From Yoni’s Desk: Triumph and tragedy on Israel’s birthday

Israeli Air Force (IAF) flies over the country during Independence Day. (WIKIMEDIA COMMONS)

The Dahan family moved to San Diego in 2015 after their house in Sderot, Israel was hit multiple times by rocket fire from Gaza. One night soon after they settled in the United States, someone cut the power to their new house and spray-painted red swastikas on the Dahans’ garage and car.

Four years later, the family was at a synagogue in Poway, Calif., on the last day of Passover, when a gunman opened fire. Noya Dahan, 8, and her uncle Almog, who was visiting from Israel, were among the injured. She sustained shrapnel wounds to her face and leg, and he was shot in the back of the leg while helping children escape. In an interview with CNN, Noya was stoic as she set the scene inside Chabad of Poway, but admitted, “I’m feeling scared, unsafe. I just feel like I want to be with my family and in a safe place.”

The Reijnen family moved to Israel in 2018 from the Netherlands, where, according to a recent survey, nearly half of the Jewish population fears identifying as such in public. They settled in the Nahal Oz kibbutz, along the Gaza border. In an interview last year, Raymond Reijnen said, “When we explained to our two boys that if they hear a Code Red alarm, they have to run to the shelter, they thought it was really cool…. I assume we’ll have to get used to it and learn to live with it.”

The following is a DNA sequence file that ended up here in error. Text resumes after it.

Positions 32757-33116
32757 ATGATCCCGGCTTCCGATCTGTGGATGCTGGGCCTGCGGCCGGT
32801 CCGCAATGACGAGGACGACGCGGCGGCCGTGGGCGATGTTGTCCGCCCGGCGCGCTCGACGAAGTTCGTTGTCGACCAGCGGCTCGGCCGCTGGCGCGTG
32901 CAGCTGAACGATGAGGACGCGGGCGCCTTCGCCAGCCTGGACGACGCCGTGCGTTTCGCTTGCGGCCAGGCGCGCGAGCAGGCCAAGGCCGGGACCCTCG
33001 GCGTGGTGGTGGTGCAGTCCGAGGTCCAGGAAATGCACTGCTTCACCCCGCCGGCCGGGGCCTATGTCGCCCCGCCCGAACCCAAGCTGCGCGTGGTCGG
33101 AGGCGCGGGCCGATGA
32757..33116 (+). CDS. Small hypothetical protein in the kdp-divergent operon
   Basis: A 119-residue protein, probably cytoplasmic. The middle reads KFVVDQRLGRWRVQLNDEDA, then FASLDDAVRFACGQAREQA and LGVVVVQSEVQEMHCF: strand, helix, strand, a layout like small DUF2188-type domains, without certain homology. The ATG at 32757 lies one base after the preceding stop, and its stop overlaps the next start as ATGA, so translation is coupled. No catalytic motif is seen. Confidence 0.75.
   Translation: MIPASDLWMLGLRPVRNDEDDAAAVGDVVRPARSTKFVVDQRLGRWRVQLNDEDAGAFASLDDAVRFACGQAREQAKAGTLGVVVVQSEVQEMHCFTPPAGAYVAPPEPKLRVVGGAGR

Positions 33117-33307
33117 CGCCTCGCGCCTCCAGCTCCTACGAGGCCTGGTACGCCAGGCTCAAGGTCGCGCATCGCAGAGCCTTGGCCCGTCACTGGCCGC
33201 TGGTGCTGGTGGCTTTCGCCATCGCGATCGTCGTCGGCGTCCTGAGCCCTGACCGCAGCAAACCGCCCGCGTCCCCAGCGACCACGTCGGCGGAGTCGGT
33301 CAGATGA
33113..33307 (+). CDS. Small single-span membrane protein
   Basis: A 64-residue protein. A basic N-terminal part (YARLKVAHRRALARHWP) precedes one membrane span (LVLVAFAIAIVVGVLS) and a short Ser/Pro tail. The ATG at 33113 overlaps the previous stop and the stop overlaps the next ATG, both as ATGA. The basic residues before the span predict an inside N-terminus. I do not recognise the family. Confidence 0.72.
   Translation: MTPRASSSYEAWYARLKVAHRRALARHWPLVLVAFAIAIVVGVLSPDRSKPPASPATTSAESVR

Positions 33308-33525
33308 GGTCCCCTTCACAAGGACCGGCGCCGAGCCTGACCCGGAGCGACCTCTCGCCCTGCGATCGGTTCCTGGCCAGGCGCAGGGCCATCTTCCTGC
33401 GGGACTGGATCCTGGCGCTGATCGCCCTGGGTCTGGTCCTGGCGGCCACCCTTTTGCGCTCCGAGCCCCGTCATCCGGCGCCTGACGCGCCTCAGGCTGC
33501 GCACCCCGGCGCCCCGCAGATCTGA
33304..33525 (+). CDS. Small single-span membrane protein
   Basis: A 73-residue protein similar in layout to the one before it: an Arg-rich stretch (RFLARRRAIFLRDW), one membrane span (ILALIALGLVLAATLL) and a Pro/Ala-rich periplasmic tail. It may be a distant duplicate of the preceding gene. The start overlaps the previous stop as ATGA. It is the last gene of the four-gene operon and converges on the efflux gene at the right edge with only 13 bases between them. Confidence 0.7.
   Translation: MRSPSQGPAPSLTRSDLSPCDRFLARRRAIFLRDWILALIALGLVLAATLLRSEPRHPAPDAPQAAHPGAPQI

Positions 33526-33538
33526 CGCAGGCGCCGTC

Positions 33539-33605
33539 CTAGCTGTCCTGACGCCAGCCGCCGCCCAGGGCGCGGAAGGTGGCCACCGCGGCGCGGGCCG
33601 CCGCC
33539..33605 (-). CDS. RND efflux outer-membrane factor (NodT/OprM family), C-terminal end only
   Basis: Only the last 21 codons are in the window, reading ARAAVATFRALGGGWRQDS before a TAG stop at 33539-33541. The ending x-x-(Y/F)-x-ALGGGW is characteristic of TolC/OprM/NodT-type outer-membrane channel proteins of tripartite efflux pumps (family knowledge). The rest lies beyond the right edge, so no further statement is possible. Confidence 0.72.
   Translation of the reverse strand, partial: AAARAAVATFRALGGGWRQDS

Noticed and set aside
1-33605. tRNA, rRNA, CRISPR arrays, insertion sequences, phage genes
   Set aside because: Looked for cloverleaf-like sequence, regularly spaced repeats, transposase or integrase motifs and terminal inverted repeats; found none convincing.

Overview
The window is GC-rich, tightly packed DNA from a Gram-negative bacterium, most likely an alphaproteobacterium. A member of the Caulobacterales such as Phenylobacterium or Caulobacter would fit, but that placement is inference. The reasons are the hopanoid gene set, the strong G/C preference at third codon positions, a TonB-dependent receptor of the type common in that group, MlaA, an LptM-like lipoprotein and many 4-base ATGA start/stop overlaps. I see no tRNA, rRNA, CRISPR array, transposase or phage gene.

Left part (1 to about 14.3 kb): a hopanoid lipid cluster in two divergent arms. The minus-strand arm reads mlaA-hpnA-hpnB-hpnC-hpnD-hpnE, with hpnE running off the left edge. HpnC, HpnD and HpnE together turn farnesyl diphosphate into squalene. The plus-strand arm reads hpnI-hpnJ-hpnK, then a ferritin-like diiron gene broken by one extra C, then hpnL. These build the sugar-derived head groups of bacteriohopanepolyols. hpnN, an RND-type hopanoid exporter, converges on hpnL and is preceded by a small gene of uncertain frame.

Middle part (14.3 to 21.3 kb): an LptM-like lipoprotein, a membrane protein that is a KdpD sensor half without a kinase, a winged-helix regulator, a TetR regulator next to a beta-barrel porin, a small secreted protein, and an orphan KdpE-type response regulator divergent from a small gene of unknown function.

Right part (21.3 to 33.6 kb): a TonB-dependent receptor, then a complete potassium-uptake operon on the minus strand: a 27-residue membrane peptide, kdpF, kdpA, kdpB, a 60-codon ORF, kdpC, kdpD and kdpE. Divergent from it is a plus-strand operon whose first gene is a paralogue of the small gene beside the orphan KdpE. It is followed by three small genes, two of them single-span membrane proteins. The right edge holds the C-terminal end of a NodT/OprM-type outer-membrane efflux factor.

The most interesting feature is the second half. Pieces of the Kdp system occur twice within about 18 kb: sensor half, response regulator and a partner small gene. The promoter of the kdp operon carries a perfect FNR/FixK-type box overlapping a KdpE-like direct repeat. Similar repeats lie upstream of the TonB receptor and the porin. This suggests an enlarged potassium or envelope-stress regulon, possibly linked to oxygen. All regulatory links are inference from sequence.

On Saturday, the Reijnens were in their bomb shelter when their house took a direct strike from a Gaza rocket. “It was very loud and closer than usual, and the electricity went out,” explained Mirjam Reijnen. “We looked at one another and realized that the house was hit, actually hit.”

“The kids were very frightened,” she added, “but now they’re OK.”

Amazingly, the Dahans and the Reijnens are the lucky ones. They escaped brazen terrorist attacks on two successive weekends aimed specifically at Jewish people. Others were not as fortunate. After Poway, the Jewish world mourned the death of Lori Gilbert-Kaye, who saved her rabbi’s life but lost her own. Now, in the wake of a horrific weekend in Israel, four more names have been added to the list:

· Pinchas Menachem Prezuazman, 21, was running to a bomb shelter in Ashdod when he was struck by shrapnel. He leaves behind a wife and small child.

· Ziad al-Hamamda, 47, an Israeli Muslim of Bedouin descent, was killed when a factory in Ashkelon took a direct hit from a Gaza rocket. He is survived by a wife and seven children.

· Moshe Agadi, 58, and a father of four,  sustained shrapnel wounds to the chest when a rocket hit his house in Ashdod. He was rushed to hospital, but died on the way.

· Moshe Feder, 68, from Kfar Saba, was driving his car when an anti-tank guided missile slammed into it. He died in hospital, leaving behind two children and a partner.


As we mark Yom ha-Atzmaut this week, our celebrations are muted by grief. We must redouble our efforts against anti-Semitism around the world – for our sake, and for the sake of those who are gone.